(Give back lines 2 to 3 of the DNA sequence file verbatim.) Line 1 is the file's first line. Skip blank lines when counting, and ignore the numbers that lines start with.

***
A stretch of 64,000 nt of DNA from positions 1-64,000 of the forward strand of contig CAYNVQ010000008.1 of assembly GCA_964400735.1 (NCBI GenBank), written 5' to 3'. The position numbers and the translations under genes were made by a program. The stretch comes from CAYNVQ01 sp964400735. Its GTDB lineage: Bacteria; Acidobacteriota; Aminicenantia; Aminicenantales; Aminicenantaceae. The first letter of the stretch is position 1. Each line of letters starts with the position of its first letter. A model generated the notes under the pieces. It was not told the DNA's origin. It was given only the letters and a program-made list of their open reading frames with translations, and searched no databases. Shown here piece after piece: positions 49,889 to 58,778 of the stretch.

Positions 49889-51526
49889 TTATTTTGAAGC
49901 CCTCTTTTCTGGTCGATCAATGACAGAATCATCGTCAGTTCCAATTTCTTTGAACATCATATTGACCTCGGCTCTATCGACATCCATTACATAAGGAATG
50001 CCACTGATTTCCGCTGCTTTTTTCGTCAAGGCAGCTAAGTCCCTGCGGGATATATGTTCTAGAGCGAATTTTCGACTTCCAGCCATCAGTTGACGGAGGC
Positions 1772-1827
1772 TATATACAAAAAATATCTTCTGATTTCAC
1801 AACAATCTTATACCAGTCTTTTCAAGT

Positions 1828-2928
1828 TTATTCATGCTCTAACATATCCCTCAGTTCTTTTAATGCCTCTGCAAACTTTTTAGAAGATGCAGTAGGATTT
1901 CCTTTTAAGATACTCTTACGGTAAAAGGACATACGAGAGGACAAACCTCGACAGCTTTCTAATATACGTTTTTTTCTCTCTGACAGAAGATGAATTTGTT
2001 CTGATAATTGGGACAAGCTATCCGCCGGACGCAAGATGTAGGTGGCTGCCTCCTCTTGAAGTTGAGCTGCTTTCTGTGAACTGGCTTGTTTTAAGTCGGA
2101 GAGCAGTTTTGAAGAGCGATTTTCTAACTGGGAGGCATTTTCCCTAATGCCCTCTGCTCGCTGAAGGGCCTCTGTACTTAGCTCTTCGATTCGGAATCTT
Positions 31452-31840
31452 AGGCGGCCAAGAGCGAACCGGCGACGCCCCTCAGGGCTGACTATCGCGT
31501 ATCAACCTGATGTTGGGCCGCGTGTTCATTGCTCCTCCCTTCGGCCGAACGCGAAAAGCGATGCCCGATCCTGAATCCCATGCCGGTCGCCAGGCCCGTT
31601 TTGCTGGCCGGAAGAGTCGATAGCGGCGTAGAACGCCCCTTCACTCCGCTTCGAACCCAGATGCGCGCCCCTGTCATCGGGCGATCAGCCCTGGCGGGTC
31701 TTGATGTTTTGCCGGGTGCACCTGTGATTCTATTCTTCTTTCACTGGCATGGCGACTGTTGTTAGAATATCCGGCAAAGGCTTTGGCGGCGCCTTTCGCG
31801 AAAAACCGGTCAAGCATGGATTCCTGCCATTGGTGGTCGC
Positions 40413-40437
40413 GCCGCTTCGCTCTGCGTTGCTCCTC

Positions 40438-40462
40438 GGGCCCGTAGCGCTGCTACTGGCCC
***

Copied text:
Positions 49889-51526
49889 TTATTTTGAAGC